(Little Lost Bird.)
by Augusta Joyce Crocheron
Cold fell the snow on the mountains,
Fierce fell the fire of the foe,
Yet safe in her fur cov’ring
Little Lost Bird slumbered low.
Cold were the arms of her mother
Clasping her still though in death,
Her lips answ’ring not with caresses
Little Lost Bird’s tender breath.
Then when the dead were all counted,
The wounded gathered aside,
‘Mid voices of soldiers and red men –
A baby in loneliness cried!
Lifting her out from the death clasp,
To the General’s tent she was borne,
And in pity, he claimed from the carnage
The babe that the Nation made mourn.
Far from her birthplace and people
They bore her with tenderest care,
For the heart of the man, in the Soldier
Was reached by the dead mother’s prayer.
Now in the home of the General –
They keep her sweet Indian name;
O, Lost Bird! may the soul of thy tribe
Stay with thee forever the same.
Zintka Latuni, or Zinkala Nuni (“Lost Bird”) was an infant of approximately six months, found at Wounded Knee four days after the late-December 1890 massacre, sheltered by the frozen body of her dead mother. She was immediately claimed as a “relic” of the massacre by General Leonard W. Colby – a soldier who had not participated in the massacre but who had rushed his troops to the site as quickly as possible after learning of the killings there. He took the infant to be raised by his wife Clara, a prominent member of the Susan B. Anthony – Elizabeth Cady Stanton suffragist circle.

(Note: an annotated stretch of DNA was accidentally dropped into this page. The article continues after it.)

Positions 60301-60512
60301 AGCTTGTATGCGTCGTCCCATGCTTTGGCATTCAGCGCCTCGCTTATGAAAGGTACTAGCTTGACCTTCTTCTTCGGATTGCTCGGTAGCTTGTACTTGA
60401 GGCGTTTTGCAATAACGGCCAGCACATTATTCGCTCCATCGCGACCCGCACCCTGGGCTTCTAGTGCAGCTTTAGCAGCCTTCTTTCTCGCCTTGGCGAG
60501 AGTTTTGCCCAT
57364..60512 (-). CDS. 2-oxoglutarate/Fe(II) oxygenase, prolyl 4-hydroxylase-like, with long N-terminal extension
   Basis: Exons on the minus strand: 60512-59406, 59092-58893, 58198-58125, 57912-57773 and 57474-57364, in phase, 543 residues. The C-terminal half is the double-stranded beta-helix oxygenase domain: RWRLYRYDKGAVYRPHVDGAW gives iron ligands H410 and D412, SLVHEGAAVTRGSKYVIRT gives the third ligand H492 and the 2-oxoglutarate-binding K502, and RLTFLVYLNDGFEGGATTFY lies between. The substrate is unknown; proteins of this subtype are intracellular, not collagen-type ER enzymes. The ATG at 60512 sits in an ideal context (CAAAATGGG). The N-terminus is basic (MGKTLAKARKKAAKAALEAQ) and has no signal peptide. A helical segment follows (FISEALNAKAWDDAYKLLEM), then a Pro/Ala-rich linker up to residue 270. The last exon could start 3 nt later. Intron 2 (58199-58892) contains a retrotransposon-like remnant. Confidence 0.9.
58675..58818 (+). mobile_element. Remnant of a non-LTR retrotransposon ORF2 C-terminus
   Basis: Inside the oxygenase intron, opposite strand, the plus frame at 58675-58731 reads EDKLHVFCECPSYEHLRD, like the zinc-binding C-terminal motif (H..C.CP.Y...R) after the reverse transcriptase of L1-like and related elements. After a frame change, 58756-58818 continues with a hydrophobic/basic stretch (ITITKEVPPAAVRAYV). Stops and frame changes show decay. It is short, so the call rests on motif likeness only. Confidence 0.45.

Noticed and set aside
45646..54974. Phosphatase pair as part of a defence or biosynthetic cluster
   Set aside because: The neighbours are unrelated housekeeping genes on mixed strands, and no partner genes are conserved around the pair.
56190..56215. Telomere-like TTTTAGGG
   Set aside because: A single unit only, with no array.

This poem by a prominent Mormon poetess was written in the first flush of misplaced romantic and patriotic fervor following news of the massacre and the baby girl’s survival. The reality of the next 30 years was grim: Zintka was not accepted by the white society she grew up in, totally separated from her Native people and culture; her adoptive father abandoned Zintka and her mother for first an affair with and later marriage to the nanny hired to care for the baby; she spent much of her childhood in and out of boarding schools; when she became pregnant at age 17, she was incarcerated for a year in an abusive reformatory for unwed mothers; she married disastrously to a man who infected her with syphilis; after years of poverty, relocations, and illness, she died of pneumonia early in 1920 during the last wave of the great flu epidemics of the post-World War I years.
In 1991 her body was moved from its original California gravesite to the burial ground at Wounded Knee, South Dakota. Zintka’s name and life have come to be symbolic of the personal and cultural evils of wrenching a child from her natural heritage.